_{R}model with the highest DSC score was U-Seg-Net

_{R1}(0.85867). Both of these models were trained using the coronal view slices of the left or right hippocampus, respectively, hence suggesting that coronal views of MRI volumes may contain more spatial information relevant to the identification of the hippocampus. This notion is also further reinforced by research that proposed the use of coronal MR images for identification and evaluation of the hippocampus [64]. Future research involving multiple 2D convolution models can explore this hypothesis in further detail and possibly build upon it by assigning higher importance to the submodels that correspond to the coronal views of the MRI volumes.

#### 4.5. Limitations

## 5. Conclusions and Future Work

## Author Contributions

## Funding

## Data Availability Statement

## Acknowledgments

## Conflicts of Interest

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**Figure 1.**Architecture of the original U-Net. The number of feature maps was omitted because it can vary depending on data, but it roughly corresponds to the width of the blue boxes.

**Figure 2.**From left to right: sagittal, coronal, and axial view of an MRI volume. Left and right hippocampi are highlighted in green.

**Figure 3.**Diagram showing 3D convolutions (

**left**) vs. 2D convolutions (

**right**). Blue arrows represent the movement directions of the respective 3D and 2D convolution filters.

**Figure 4.**Sample coronal view from brain MRI (

**left**) and combined hippocampus masks (

**right**) of subject 002_S_0559.

**Figure 5.**Sagittal views from subjects 067_S_1253 (

**left**), 094_S_1293 (

**middle**), and 023_S_0604 (

**right**). Subject 023_S_0604 had a different affine matrix from the other two subjects.

**Figure 6.**Before (

**left**) and after (

**right**) N4ITK bias field correction. Notice the slight change in shade of the circled region.

**Figure 11.**Learning rate and momentum in modified one-cycle policy. The top and bottom red dashed lines represent the upper and lower bounds of learning rate and momentum, respectively.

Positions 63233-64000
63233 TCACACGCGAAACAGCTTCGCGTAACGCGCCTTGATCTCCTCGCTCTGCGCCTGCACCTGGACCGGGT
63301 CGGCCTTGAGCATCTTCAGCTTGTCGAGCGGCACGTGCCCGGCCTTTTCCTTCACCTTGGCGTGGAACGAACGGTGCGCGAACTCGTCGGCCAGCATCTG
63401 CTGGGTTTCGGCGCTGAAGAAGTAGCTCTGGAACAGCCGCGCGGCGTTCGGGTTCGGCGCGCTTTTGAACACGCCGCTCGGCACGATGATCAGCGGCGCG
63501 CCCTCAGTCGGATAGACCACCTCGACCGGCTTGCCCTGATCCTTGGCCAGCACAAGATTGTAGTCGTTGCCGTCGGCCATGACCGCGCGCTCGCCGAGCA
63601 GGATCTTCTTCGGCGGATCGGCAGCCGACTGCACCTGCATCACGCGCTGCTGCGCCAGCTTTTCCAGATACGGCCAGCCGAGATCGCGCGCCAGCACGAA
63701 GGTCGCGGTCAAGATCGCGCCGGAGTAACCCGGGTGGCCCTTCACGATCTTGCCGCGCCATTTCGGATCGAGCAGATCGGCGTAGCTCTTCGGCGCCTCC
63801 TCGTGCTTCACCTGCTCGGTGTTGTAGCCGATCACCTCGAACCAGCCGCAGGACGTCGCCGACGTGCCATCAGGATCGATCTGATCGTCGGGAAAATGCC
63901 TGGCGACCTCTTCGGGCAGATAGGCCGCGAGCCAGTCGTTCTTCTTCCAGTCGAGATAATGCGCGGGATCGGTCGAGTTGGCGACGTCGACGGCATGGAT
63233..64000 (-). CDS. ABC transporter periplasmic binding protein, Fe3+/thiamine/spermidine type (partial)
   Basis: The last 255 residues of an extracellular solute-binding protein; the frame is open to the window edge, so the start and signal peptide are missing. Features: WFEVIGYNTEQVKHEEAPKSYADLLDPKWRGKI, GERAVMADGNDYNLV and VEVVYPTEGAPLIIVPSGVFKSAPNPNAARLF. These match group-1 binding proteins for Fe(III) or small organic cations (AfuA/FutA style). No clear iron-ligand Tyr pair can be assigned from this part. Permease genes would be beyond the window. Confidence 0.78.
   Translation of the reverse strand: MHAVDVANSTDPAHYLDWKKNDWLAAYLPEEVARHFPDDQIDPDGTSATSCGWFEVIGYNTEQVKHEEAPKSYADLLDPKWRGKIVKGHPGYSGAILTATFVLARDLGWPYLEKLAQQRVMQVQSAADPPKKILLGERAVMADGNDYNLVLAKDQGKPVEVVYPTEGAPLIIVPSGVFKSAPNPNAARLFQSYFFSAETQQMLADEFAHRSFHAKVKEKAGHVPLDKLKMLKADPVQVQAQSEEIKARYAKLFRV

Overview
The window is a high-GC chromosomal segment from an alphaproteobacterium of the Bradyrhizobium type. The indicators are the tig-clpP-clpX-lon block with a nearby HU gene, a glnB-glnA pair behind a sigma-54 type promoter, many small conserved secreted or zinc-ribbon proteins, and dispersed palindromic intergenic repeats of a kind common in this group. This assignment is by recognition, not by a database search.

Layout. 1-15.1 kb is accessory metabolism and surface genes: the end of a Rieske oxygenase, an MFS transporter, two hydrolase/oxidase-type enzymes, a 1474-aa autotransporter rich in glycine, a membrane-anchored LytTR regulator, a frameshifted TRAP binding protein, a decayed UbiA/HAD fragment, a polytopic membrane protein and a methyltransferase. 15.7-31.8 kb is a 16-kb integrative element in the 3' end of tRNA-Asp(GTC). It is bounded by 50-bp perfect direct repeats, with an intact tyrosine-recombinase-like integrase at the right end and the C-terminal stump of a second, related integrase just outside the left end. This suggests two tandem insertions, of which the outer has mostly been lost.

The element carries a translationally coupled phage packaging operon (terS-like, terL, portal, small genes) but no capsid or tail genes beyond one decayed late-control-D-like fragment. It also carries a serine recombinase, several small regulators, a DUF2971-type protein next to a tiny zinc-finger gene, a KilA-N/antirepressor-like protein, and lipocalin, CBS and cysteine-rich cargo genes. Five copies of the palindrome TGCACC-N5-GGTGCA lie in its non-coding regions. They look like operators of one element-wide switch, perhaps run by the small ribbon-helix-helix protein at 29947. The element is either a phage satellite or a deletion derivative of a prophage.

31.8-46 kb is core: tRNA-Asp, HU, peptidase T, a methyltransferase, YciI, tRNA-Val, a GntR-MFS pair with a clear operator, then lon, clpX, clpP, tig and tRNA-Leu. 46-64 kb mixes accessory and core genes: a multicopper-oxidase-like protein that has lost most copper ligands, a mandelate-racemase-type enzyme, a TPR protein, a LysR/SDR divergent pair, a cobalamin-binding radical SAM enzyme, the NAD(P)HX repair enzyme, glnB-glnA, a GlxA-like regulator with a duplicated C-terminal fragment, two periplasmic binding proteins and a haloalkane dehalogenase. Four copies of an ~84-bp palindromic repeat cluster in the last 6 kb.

**Figure 12.**Loss and DSC during 5-fold CV for 3D U-Net

_{L}with varying mini-batch sizes. Red dashed lines represent the minimum loss and maximum DSC attained for each plot, and shaded regions are the ±1 standard deviation in the values.

**Figure 13.**Loss and DSC during 5-fold CV for 3D U-Net

_{R}with varying mini-batch sizes. Red dashed lines represent the minimum loss and maximum DSC attained for each plot, and shaded regions are the ±1 standard deviation in the values.

**Figure 14.**Loss and DSC during 5-fold CV for U-Seg-Net

_{L1}with varying mini-batch sizes. Red dashed lines represent the minimum loss or maximum DSC attained for each plot, and shaded regions are the ±1 standard deviation in the values.

**Figure 15.**Sample coronal slices of predicted left hippocampus segmentation masks overlaid on the brain MRI in the order of ground truth (green), EnsembleUSegNet

_{L}(blue), and 3D U-Net

_{L}(red) from left to right.

**Figure 16.**Sample coronal slices of predicted right hippocampus segmentation masks overlaid on the brain MRI in the order of ground truth (green), EnsembleUSegNet

_{R}(blue), and 3D U-Net

_{R}(red) from left to right. Yellow circles show the hippocampus region missed by EnsembleUSegNet

_{R}.

**Table 1.**Number of CN, MCI, and AD subjects in training and test data (proportion shown in brackets).

Dataset (n = 115) | CN Subjects | MCI Subjects | AD Subjects |
---|---|---|---|

Training (n = 90) | 29 (32.2%) | 30 (33.3%) | 31 (34.4%) |

Test (n = 25) | 8 (32%) | 8 (32%) | 9 (36%) |

Mini-Batch Size | Training Time per Epoch (s) |
---|---|

2 | 8.58 |

4 | 8.57 |

8 | 8.64 |

Mini-Batch Size | Training Time per Epoch (s) |
---|---|

2 | 8.52 |

4 | 8.53 |

8 | 8.52 |

Model | LRmax | Mini-Batch Size | Number of Epochs |
---|---|---|---|

3D U-Net_{L} | 0.005 | 2 | 50 |

3D U-Net_{R} | 0.0035 | 2 | 60 |

Ensemble Model | Constituent 2D Models | Hippocampus | View |
---|---|---|---|